WASHINGTON (Reuters) — U.S. Secretary of State Rex Tillerson on Wednesday called the Myanmar military operation against the Rohingya population “ethnic cleansing” and said the United States would consider targeted sanctions against those responsible.
Government-sanctioned attacks against activists, journalists, and opposition politicians who expose corruption and abuse in repressive regimes are on the rise, according to a new report on internet freedom released Tuesday by an American pro-democracy group.
A report by Chinese human rights lawyer and Nobel Peace Prize nominee Gao Zhisheng has been smuggled out of China, and it reveals the magnitude and intensity of religious persecution that continues in the communist country.
The National Urban League has thrown its weight behind a bill aimed at fighting online sex-trafficking, putting more pressure on Sen. Kamala Harris (D., Calif.) to take a public stand on the bill.
The NUL, a civil rights group that advocates on behalf of African-Americans, said sex trafficking disproportionately impacts minorities—and African-Americans in particular—and argues the bipartisan measure is long overdue, in a letter addressed to Senate leaders.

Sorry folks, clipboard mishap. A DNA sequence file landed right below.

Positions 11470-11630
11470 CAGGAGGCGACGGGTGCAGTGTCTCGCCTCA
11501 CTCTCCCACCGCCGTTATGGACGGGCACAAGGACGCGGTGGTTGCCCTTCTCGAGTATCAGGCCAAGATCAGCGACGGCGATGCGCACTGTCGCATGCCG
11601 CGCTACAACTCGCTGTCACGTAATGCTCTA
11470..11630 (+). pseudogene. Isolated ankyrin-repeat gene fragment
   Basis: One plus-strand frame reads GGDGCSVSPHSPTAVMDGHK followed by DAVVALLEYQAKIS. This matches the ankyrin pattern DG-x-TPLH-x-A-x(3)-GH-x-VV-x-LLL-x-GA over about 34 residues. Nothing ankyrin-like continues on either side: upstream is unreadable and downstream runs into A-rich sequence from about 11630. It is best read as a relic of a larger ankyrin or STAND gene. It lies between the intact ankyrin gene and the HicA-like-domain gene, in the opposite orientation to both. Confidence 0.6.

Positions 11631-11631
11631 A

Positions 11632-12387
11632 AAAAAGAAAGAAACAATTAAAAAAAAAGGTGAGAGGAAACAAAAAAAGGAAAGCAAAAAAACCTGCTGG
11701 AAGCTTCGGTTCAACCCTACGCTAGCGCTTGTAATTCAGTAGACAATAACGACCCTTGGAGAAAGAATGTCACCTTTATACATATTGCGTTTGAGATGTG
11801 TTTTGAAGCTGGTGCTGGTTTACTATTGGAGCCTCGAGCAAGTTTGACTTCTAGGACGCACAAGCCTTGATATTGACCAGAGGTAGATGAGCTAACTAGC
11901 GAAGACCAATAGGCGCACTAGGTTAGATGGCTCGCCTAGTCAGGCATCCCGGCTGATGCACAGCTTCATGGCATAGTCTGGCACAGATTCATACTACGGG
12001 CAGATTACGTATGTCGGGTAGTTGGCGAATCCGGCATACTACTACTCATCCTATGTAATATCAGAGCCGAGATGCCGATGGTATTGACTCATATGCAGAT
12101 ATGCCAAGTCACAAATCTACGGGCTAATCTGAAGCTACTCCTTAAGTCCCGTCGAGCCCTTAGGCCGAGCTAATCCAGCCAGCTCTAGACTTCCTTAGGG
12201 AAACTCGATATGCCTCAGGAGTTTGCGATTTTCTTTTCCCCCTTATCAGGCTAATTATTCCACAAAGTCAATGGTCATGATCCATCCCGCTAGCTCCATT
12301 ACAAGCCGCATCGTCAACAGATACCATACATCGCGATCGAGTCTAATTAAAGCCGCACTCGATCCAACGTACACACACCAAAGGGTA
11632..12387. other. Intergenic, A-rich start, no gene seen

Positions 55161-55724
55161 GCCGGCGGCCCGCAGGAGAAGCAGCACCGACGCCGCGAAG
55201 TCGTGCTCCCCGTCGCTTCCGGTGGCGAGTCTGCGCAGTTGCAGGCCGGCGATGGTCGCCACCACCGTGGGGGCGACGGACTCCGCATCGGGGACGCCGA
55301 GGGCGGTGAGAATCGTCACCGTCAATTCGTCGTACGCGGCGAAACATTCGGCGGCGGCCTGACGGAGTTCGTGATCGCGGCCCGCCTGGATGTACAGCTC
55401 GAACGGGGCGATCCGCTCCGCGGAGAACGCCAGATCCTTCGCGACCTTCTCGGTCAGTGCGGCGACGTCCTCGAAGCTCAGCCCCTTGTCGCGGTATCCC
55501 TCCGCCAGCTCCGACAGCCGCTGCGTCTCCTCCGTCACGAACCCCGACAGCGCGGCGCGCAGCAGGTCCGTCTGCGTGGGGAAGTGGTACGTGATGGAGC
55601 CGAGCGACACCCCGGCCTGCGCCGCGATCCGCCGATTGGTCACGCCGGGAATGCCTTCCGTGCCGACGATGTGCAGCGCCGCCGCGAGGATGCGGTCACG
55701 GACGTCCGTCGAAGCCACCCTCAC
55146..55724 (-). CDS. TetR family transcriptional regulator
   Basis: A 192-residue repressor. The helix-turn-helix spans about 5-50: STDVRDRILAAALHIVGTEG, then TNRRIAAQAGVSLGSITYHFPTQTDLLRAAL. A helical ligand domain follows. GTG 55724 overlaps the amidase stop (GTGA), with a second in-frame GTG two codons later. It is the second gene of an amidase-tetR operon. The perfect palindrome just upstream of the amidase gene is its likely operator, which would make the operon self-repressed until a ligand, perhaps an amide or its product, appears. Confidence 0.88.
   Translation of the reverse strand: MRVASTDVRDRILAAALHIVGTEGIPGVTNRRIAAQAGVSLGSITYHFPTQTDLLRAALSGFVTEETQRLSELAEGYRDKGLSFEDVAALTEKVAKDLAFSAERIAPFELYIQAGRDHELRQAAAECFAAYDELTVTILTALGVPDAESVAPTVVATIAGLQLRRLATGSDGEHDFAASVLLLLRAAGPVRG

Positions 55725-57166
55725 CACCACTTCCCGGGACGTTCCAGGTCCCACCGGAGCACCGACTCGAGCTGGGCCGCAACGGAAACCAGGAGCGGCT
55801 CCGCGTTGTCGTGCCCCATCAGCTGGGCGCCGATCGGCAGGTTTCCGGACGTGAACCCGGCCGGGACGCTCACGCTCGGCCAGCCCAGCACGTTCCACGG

The United States has decided to deny Egypt $95.7 million in aid and to delay a further $195 million because of its failure to make progress on respecting human rights and democratic norms, two sources familiar with the matter said on Tuesday.
Catholic leaders and key human rights activists said they were encouraged by Secretary of State Rex Tillerson’s statement Tuesday that ISIS is one of the world’s biggest threats to religious freedom and is responsible for genocide, but added the administration must take action in the next few months to save minority religious groups in Iraq.
Members of Congress, human rights activists, and Chinese dissidents called on the Trump administration and other world leaders to impose new sanctions on Chinese officials responsible for the arrest, imprisonment, and death this week of Liu Xiaobo, China’s most famous political prisoner.
BEIJING (Reuters) — Chinese dissident and Nobel Peace Prize laureate Liu Xiaobo died on Thursday from multiple organ failure, the authorities said, having not been allowed to leave the country for treatment for late-stage liver cancer as he wished.